Family Resource Centers

Family Resource Centers

Family Resource Centers (FRCs) were first established in neighborhoods nationwide in the 1980s. Across our country, FRCs have served as place-based hubs for creating meaningful social change in diverse communities. Over the years, FRCs have been part of a positive movement to strengthen families and communities by addressing family needs and offering support to prevent child abuse and neglect. In addition to providing concrete supports via local resources, FRCs have become a hub for promoting community advocacy, education, and leadership. This trend has continued to grow and now many states offer FRCs as a part of their Community-Based Child Abuse Prevention (CBCAP) funded programs. Throughout the nation, FRCs have taken on many forms depending on the diverse community each serves. FRCs may also be referred to as family support centers, family success centers, and other family support-oriented names.

Family Resource Centers are generally community or school-based drop-in centers located in a variety of settings including schools, libraries, community centers, housing complexes, and faith-based buildings. They offer a safe, strength-based setting for family-oriented on-site programs, resources, activities, and classes to strengthen families in their communities.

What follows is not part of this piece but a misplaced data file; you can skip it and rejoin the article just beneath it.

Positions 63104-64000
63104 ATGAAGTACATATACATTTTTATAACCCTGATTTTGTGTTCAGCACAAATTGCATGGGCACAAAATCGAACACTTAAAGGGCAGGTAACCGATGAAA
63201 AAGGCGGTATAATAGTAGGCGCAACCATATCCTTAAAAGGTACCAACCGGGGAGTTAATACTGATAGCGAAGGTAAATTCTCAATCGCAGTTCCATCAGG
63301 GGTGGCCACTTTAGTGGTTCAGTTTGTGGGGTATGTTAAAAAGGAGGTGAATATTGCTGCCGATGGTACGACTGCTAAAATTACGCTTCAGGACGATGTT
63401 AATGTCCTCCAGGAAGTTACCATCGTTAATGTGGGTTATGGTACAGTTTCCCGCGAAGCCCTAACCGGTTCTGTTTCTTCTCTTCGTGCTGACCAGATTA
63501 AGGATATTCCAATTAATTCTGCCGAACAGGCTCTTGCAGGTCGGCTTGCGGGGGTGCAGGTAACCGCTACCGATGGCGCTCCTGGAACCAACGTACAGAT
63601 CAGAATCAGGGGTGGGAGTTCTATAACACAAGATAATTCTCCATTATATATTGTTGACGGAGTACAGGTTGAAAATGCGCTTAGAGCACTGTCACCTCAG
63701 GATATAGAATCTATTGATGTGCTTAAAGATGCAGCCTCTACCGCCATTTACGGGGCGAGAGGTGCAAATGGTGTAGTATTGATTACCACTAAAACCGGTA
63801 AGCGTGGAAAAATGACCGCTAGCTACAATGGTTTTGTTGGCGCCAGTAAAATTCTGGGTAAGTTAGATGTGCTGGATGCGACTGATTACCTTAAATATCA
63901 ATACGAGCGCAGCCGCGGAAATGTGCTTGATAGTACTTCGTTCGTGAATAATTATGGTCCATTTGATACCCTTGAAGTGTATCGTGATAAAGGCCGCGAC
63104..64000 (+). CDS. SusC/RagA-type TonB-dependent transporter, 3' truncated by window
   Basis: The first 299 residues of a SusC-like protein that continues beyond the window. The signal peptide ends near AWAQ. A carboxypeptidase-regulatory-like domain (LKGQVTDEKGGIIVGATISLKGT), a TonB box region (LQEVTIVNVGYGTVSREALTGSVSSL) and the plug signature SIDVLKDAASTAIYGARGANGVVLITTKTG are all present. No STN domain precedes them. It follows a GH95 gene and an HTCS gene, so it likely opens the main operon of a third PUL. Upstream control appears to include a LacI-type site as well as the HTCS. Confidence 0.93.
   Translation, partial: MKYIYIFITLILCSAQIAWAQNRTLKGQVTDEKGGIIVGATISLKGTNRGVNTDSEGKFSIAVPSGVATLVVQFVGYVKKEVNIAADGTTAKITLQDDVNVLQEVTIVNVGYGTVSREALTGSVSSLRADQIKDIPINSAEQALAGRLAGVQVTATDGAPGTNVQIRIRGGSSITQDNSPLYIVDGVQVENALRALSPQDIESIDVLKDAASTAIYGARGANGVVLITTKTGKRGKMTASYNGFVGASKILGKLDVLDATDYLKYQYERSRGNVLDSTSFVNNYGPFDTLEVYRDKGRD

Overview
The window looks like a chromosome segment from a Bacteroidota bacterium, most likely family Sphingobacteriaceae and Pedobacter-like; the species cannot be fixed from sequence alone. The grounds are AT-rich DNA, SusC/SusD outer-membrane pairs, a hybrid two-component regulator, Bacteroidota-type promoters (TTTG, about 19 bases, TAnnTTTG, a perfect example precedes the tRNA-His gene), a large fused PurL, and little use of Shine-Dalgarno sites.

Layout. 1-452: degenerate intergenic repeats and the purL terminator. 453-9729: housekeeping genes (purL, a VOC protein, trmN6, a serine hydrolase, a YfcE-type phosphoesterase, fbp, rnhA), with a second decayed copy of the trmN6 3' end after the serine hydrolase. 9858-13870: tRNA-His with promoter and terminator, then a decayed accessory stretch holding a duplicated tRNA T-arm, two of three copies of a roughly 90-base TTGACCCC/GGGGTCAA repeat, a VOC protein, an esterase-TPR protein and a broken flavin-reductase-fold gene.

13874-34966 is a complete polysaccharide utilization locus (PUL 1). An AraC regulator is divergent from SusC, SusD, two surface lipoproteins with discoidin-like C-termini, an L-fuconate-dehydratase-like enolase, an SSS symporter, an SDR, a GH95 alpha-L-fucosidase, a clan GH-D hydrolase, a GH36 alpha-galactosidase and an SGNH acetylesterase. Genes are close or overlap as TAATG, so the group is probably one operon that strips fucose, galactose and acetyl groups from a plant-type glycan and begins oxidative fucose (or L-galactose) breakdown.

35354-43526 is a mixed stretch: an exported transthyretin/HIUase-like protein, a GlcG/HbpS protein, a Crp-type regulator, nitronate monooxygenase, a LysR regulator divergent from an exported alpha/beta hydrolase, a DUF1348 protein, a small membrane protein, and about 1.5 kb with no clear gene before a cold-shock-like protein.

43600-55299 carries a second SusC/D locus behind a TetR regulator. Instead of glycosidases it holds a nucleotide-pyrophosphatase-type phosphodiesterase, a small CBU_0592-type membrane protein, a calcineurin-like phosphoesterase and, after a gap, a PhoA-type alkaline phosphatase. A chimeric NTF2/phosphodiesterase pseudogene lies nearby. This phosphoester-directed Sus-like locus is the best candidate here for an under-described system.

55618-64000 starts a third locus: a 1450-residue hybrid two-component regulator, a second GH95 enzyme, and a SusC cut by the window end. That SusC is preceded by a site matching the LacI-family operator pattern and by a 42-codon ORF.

Family Resource Centers are a warm and welcoming place in the community where family members can access formal and informal supports to promote their health and well-being, not only in times of need but as a regular part of day-to-day life. FRCs provide multiple services and resources to diverse families and children, increase protective factors, and reduce the likelihood of child abuse and neglect. Services are typically provided through collaborative efforts with public and private community-based organizations.

FRCs may offer the following services:

  • Parent education and skill classes
  • Parent-to-parent support groups
  • Child development activities
  • Home visiting
  • Advocacy and community leadership
  • After school and academic enrichment
  • Literacy supports
  • Physical, mental health, and wellness information
  • Respite and crisis care services
  • Services for children with special needs
  • Assistance with concrete supports (housing, food, clothing)
  • Referrals
  • and many other programs, activities, and services

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